Finance Dollars & Sense Six ways to invest in renewable energy and support the fight against climate change

Six ways to invest in renewable energy and support the fight against climate change

climate change ethical investing smiling woman
Australians can use their investments to support the fight against climate change. Photo: Getty
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Climate change is an issue so big, you can feel powerless to make any sort of difference as just one human.

But there are things you can do with your money to ensure you are supporting the planet rather than adding to the problem – one that was so starkly laid out by the Intergovernmental Panel on Climate Change report earlier this month.

As the world’s largest mining company, BHP, announced it would sell out of gas and oil, Centaur Financial Services managing director Hugh Robertson said using wealth to support advances such as renewable energy was the future of investing.

“I’m not a greenie or anything like that, and I certainly have never been, but when I start thinking about the future of my children it’s a pretty scary place and I think, ‘Alright, I need to do what I can to help’,” he said.

“We can be the people who say we want something a little bit better for the next generation.”

So, if you want to use your money to support renewable energy and reduce the effects of climate change, what are your options?

Actively managed ethical funds

If you want fund managers to make investment decisions on your behalf that support reducing pollution, preserving endangered ecosystems and the development of sustainable land use, an actively managed fund with an ethical charter, such as Australian Ethical, can be a good place to start.

Passively managed ethical ETF

Passively managed exchange-traded funds also offer ethical investment options, such as the Vanguard Ethically Conscious Australian Shares Fund, which excludes companies involved in products such as alcohol and tobacco.

But the fund’s largest holdings are in the big banks, biotech company CSL, retailer Wesfarmers and iron ore miner Fortescue Metals, so not everyone will consider it ethical or useful in the fight against climate change.

Mr Robertson said it is important to dig into exactly which stocks an ETF holds, as you cannot assume resource companies will be off limits, for example.

IPCC climate report
The IPCC report found global temperatures were set to rise by 1.5 degrees above pre-industrial levels within 10 years. Photo: Getty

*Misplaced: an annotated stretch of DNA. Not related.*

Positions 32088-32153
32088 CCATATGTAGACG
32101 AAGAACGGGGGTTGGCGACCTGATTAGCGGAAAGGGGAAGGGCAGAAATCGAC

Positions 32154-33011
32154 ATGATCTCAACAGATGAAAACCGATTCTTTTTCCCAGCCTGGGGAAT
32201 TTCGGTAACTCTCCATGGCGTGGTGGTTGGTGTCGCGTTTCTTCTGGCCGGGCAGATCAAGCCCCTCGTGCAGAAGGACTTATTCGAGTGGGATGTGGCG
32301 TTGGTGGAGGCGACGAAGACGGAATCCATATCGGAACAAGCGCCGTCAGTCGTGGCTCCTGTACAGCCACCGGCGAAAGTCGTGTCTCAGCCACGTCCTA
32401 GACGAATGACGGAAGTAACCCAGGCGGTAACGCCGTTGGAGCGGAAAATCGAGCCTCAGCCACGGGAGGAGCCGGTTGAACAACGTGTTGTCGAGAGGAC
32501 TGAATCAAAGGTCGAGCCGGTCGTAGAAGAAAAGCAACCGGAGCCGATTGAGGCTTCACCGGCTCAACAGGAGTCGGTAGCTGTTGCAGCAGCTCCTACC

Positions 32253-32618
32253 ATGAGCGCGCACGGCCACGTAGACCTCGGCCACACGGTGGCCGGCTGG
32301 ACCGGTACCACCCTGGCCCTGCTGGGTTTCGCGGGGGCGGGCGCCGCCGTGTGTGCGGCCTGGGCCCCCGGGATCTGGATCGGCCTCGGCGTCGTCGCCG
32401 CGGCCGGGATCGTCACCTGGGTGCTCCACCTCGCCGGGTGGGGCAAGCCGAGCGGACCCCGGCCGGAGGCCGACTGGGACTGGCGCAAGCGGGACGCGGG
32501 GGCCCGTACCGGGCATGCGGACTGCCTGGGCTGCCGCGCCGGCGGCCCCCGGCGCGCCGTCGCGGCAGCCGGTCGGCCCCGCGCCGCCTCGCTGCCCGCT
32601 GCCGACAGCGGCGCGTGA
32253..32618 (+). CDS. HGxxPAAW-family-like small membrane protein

Individual shares

Another option is buying individual stocks and there are plenty of Australian renewable energy companies listed on the ASX including: New Energy Solar (owns solar power plants in the US), Magnis Resources (makes lithium-ion batteries) and Genex Power (solar and hydro energy projects).

Sofcorp financial adviser Tracey Sofra said some ASX-listed clean energy companies are in their infancy and have small market capitalisations.

This means they have the potential to deliver higher returns but make for riskier investments than more established companies.

“You’ve got to look at the risks associated with going into those sorts of investments … because renewable energy stocks might expose you to a little bit higher risk, it just depends on the industry,” she said.

“They’re smaller cap …. they are relatively new (and) there isn’t a massive track record there.

“It’s uncharted waters, I suppose, so there may be an element of risk there but there is an element of risk in any kind of investing.”


You can check whether your superannuation fund excludes fossil fuels from its investment options by reading its ESG (environment, social and governance) policy on its website.

The Responsible Returns website also lists products certified by the Responsible Investment Association of Australasia.

Solar panels

More than 2.8 million Australians have bought into clean energy by installing their own solar panels.

A 5kW system, which is a size commonly installed in Australia, costs between $4500 and $8000 after factoring in government rebates and incentives, according to consumer group Choice.

The combination of high electricity prices and falling solar panel costs means the amount of time it takes for energy savings to offset purchase and installation costs is now around four to six years, according to the Reserve Bank of Australia.

But before you get some panels installed, it’s a good idea to check your prospective supplier and installer are approved by the Clean Energy Council.

Clean power

You can still buy into renewable energy if you can’t afford solar panels through GreenPower products offered by most electricity retailers.

GreenPower is a government-managed program that independently audits electricity providers to ensure the right amount of renewable energy is fed into the grid on the customers’ behalf.

The New Daily is owned by Industry Super Holdings

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